What Do IT Leaders Expect To See Coming From AI?

Asked what they expect to see more of this year, most pointed to areas that are already showing a lot of movement, such as AI assistants integrated into office suites and into data, analytics and development tools. AI that focuses on practical applications of users' own data came after.

Fewer thought we are entering the era of large action models, with LLMs able to use other tools in an agentic way, or small language models that can be run on a laptop, although both of these are starting to emerge.

"While large action models and autonomous consumer AI agents are intriguing possibilities, I believe advancements in personalization, user-centric applications, and accessibility will have a wider impact in 2024. As with any rapidly evolving field, surprises are always possible," said a senior leader in a technology company.

AI's Impact On Jobs

Generative AI will undoubtedly bring several changes to the workplace. Exactly what those will be and what impact they will have in the long term is the subject of a great deal of speculation.

In terms of use cases being considered by respondents' organizations, the top five were in employee/customer self-service; cyber security and incident management; business processes automation; AI/ML model development/deployment/experimentation; and back-office processes/customer support (RPA).

We also asked about the jobs that might be at risk from AI, and about positions that might be created in the next 12 months or so.


Far more IT leaders think AI will create jobs (48 percent) than believe it will replace them (7 percent) this year, although 46 percent were non-committal. For most, it's still too early to tell.

The 22 percent who said AI has already created jobs in their organization worked disproportionately in manufacturing, engineering, aerospace, automotive and construction. They mentioned new roles for security, data analysis, data science, software development and machine learning.

"I firmly believe AI will create jobs related to all things task automation," said an IT leader in technology. "Moreover, AI can automate routine and repetitive tasks, freeing up employees to focus on higher-level tasks that require creativity, critical thinking, and social skills. AI is driving innovation and creating new industries, such as autonomous vehicles and personalized medicine. These new industries will require diverse workforces with a range of skills, creating new job opportunities."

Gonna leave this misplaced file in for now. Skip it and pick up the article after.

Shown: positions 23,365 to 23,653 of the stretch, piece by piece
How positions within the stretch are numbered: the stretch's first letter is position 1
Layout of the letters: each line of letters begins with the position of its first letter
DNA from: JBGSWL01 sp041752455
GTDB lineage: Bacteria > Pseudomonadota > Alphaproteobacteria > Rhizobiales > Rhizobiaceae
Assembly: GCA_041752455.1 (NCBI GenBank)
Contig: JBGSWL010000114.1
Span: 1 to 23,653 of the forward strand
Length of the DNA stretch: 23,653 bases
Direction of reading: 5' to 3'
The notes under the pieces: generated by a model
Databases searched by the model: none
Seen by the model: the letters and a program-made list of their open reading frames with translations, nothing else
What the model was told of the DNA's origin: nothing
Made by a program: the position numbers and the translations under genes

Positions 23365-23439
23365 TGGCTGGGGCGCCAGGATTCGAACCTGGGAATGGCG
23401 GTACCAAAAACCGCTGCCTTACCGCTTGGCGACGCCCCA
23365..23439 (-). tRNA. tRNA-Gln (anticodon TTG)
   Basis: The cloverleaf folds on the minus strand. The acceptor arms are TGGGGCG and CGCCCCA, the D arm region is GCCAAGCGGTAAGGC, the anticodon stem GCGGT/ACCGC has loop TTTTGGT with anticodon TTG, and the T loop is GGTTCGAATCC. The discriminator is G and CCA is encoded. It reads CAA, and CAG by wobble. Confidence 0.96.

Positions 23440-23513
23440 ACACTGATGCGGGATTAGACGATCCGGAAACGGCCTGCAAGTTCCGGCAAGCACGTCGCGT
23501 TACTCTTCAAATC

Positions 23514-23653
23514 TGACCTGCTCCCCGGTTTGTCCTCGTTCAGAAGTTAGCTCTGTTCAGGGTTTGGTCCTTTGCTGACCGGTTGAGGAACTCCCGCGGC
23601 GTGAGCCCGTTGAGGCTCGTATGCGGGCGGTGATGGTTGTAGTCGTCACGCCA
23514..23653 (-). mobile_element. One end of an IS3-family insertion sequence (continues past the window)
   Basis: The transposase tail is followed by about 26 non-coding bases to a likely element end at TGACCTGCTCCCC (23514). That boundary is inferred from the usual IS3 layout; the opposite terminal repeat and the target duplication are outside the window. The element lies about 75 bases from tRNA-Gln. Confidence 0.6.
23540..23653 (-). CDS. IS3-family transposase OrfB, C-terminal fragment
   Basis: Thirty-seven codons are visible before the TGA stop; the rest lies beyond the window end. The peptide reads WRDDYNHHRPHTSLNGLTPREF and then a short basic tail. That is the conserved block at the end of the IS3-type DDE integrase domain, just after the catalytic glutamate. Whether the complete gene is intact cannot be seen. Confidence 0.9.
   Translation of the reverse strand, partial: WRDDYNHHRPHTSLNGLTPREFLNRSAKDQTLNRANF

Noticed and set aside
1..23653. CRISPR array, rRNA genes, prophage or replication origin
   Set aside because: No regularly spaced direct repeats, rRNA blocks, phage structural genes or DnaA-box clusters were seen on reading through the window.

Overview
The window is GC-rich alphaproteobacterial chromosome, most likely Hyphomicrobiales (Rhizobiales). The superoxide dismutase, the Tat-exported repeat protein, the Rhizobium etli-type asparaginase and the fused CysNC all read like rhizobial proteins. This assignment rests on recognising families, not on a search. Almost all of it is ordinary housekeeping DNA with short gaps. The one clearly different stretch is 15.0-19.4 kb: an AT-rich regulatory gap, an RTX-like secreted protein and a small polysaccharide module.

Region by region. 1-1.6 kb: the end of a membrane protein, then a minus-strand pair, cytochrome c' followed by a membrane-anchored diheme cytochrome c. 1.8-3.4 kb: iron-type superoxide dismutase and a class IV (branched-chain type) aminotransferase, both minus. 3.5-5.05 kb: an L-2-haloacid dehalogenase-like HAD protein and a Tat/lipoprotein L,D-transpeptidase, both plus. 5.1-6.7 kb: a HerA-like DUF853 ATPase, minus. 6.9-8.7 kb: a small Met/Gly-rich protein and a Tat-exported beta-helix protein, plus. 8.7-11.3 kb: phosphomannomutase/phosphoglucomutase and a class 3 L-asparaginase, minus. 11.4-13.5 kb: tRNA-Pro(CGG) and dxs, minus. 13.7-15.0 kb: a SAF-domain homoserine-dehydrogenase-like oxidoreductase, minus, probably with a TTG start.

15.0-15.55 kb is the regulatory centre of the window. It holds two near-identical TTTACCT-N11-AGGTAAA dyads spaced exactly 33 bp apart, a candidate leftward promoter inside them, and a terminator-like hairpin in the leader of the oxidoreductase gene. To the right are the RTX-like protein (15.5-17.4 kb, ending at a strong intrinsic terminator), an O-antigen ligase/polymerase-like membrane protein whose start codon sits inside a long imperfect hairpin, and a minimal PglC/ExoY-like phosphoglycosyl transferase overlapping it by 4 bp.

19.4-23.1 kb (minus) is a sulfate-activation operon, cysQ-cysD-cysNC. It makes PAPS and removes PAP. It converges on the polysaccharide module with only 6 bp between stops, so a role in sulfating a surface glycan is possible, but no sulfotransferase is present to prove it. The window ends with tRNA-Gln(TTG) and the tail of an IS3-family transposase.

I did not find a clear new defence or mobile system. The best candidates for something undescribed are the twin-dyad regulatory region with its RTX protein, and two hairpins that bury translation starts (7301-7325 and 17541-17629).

For others, it was a case of current jobs being augmented rather than new ones created.

 AI will likely change the responsibilities of existing roles, as automation alters the services organizations can offer. And new AI-related jobs are appearing such as prompt engineers, customer experience managers, AI compliance officials and AI programmers.

Writing On The Wall For Customer-Facing Jobs?

Asked what roles might be under threat from AI in 2024, the majority answered "none" -- or at least "none at the moment." 

"None at this time. In the future, service desk could be handled by AI to a point, but we will still need hands-on in several situations," said a CTO in distribution and transport.

However, almost half of our respondents mentioned roles or areas of work that are already diminishing in importance and could ultimately face the chop, the most frequent being help desk, service desk and customer support.

After customer-facing support roles, admin jobs were likely to be the next in line to be squeezed out by automation, followed by junior-level coding and engineering positions, respondents said. 

A similar number felt that marketing people and those involved in clerical tasks and creative writing could see reductions this year or soon afterward. Writing boilerplate text and messaging is certainly something that LLM-based applications can already do proficiently with little hand holding, and sifting through columns of data is another obvious candidate for mechanization.

"Any and all repetitive tasks will be under the gun, in my opinion. More specifically, AI excels at automating repetitive and rule-based tasks," said an IT manager in technology.

While AI is moving extremely quickly in terms of capabilities and product releases, this has yet to translate to real impact in terms of the way people do their jobs, an exception perhaps being software development. In a year's time, that picture could look rather different, though.